Background: Participation in randomized controlled trials (RCTs) may be quite demanding and could represent an important burden for patients. We aimed to explore this research burden (i.e., the psychological, physical, and financial burdens) experienced by patients through their participation in a RCT.
Methods: We conducted a systematic review of qualitative studies exploring adult patients' experiences with RCT participation. We searched MEDLINE (PubMed), CINAHL, PSYCHINFO, and Embase (search date March 2018) for eligible reports. Qualitative data coding and indexing were assisted by NVivo. The quality of reports was assessed by using the Critical Appraisal Skills Program (CASP) tool.
Results: We included 45 qualitative studies that involved 1732 RCT participants. Important psychological burdens were identified at every stage of the trial process. Participants reported feeling anxiety and being afraid of "being a 'guinea pig'" and described undergoing randomization and allocation to a placebo as particularly difficult resulting in disappointment, anger, and depression. Patients' follow-up and trial closure were also responsible for a wide range of psychological, physical, and financial burdens. Furthermore, factors related to burdensome impacts and consequences were discerned. These factors involved trial information, poorly organized and too-demanding follow-up, and lack of appropriate management when the patient's participation ended. Trial participation was also associated with beneficial effects such as the satisfaction of feeling "useful," gaining "a sense of control," and receiving special attention.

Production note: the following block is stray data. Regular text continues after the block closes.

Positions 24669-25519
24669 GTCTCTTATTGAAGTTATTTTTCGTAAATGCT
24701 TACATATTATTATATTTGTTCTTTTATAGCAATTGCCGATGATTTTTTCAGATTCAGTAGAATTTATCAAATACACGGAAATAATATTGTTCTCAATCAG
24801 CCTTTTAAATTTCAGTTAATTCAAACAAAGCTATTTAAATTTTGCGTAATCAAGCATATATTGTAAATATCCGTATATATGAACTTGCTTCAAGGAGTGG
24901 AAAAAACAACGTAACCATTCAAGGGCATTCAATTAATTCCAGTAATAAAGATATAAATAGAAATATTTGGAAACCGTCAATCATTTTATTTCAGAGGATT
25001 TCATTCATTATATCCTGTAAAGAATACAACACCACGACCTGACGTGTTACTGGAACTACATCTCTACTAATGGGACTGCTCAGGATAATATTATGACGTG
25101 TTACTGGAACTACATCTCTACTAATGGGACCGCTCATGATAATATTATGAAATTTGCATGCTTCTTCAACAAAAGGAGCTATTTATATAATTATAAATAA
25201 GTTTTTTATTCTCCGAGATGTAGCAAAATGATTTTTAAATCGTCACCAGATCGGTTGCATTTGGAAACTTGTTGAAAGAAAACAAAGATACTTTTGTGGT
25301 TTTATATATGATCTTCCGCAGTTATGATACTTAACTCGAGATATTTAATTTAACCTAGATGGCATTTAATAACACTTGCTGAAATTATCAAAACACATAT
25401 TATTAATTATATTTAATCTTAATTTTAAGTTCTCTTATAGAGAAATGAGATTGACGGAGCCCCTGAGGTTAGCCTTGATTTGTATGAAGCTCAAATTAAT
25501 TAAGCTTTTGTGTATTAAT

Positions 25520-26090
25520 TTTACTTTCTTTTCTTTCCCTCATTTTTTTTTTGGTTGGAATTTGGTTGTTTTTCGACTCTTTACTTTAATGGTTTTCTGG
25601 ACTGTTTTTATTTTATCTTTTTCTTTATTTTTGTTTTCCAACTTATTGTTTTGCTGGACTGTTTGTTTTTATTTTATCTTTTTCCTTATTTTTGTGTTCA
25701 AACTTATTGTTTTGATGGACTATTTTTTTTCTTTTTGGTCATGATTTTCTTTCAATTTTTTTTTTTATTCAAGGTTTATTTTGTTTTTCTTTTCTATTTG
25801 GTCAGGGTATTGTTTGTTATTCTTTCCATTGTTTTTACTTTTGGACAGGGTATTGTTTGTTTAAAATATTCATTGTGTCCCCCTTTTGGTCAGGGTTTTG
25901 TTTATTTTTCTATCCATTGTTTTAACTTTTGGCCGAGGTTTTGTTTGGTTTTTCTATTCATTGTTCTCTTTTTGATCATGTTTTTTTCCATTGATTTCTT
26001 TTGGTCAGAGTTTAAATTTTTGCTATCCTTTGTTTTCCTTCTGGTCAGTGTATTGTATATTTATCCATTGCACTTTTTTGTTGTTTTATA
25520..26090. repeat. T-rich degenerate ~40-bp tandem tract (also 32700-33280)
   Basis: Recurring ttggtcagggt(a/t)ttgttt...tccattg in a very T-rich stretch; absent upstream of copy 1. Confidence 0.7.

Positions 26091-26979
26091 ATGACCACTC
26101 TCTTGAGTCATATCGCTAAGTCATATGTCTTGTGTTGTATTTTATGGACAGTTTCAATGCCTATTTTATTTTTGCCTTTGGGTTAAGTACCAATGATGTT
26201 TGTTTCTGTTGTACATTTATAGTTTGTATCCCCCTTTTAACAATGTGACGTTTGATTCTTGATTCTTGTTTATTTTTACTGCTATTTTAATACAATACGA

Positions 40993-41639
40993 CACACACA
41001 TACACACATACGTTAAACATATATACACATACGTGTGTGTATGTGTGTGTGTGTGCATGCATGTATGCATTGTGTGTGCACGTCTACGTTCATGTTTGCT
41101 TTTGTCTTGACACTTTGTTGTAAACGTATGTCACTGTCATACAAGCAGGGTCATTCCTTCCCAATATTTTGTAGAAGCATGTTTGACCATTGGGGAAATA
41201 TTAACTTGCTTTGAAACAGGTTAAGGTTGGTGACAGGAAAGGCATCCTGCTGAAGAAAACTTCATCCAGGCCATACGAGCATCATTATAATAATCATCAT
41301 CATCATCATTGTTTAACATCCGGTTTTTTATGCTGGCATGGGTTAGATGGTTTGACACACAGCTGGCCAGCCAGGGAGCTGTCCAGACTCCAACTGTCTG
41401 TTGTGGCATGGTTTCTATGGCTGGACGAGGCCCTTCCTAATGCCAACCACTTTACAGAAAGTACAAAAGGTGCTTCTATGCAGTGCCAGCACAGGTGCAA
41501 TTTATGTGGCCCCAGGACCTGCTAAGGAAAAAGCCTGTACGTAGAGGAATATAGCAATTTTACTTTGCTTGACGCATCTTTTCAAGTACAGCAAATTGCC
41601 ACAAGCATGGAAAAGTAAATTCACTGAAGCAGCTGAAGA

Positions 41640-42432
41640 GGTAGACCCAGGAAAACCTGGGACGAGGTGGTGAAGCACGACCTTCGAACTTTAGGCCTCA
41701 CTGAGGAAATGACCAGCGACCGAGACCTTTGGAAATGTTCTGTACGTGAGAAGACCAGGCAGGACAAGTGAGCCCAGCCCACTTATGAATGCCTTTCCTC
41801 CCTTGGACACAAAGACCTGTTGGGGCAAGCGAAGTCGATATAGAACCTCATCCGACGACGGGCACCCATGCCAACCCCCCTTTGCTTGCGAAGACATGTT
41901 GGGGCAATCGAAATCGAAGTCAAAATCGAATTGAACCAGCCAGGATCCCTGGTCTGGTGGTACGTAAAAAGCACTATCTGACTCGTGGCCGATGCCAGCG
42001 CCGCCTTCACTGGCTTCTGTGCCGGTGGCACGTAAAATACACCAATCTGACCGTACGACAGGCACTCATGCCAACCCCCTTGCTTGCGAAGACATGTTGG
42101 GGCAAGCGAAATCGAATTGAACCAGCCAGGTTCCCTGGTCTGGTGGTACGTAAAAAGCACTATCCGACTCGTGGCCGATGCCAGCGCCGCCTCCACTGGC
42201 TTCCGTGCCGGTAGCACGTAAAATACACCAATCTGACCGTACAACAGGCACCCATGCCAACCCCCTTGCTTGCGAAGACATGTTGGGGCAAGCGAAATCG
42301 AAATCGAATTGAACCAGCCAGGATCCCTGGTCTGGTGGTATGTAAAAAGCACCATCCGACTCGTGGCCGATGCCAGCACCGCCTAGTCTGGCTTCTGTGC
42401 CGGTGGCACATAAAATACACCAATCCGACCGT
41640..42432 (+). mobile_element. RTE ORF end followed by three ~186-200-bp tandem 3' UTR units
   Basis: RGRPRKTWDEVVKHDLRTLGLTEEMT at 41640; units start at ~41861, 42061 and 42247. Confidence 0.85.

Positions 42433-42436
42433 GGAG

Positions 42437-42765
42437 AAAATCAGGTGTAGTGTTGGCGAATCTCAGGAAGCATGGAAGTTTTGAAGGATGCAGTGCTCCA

Conclusions: Our finding provides a detailed description of research burden across the whole RCT process. Many of the burdens described could be anticipated, and some avoided in a movement toward minimally disruptive clinical research. Such an approach could improve trial recruitment and retention.
Review registration: PROSPERO CRD42018098994.
Keywords: Randomized controlled trials; Research burden; Trial participation.